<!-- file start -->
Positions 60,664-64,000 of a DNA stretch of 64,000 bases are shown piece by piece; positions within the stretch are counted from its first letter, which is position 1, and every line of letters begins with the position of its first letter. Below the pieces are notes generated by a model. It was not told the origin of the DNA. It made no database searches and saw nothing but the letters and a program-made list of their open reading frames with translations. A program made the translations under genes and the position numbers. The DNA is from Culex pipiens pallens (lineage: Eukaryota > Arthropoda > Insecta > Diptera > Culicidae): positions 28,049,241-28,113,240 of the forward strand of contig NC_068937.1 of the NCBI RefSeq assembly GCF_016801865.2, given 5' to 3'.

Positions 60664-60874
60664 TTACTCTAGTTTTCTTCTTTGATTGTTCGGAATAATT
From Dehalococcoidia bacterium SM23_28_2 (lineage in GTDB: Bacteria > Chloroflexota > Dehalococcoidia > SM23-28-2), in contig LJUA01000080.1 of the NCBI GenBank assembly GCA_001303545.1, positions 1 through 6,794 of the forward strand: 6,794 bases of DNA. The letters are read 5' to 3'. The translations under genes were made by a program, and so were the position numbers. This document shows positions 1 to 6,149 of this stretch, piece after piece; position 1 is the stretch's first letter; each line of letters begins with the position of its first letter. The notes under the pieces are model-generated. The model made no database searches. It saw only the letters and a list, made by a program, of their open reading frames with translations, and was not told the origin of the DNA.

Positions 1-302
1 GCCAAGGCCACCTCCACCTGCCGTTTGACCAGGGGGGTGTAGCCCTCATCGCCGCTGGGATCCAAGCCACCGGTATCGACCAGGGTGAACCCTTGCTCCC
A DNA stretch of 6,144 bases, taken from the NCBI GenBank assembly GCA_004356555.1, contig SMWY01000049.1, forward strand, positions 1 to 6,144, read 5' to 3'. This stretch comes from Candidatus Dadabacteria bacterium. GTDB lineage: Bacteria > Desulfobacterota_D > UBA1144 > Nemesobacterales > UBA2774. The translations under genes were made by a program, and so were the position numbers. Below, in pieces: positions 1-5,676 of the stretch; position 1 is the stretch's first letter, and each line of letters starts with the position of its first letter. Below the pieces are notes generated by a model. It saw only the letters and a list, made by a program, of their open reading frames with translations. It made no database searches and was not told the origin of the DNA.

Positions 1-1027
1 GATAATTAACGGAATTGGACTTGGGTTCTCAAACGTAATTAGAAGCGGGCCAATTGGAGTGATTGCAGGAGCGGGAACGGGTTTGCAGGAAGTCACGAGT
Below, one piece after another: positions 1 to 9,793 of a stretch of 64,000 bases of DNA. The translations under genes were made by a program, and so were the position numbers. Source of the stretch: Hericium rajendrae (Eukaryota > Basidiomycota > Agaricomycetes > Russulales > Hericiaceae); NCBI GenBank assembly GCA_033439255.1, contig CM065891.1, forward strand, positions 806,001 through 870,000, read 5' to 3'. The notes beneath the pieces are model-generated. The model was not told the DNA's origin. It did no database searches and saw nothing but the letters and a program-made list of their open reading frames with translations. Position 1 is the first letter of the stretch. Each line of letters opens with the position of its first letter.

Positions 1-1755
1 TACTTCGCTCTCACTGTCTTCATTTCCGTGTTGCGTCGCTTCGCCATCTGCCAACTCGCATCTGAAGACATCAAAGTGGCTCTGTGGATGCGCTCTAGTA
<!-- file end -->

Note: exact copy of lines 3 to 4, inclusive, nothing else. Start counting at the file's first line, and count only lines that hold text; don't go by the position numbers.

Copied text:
60664 TTACTCTAGTTTTCTTCTTTGATTGTTCGGAATAATT
From Dehalococcoidia bacterium SM23_28_2 (lineage in GTDB: Bacteria > Chloroflexota > Dehalococcoidia > SM23-28-2), in contig LJUA01000080.1 of the NCBI GenBank assembly GCA_001303545.1, positions 1 through 6,794 of the forward strand: 6,794 bases of DNA. The letters are read 5' to 3'. The translations under genes were made by a program, and so were the position numbers. This document shows positions 1 to 6,149 of this stretch, piece after piece; position 1 is the stretch's first letter; each line of letters begins with the position of its first letter. The notes under the pieces are model-generated. The model made no database searches. It saw only the letters and a list, made by a program, of their open reading frames with translations, and was not told the origin of the DNA.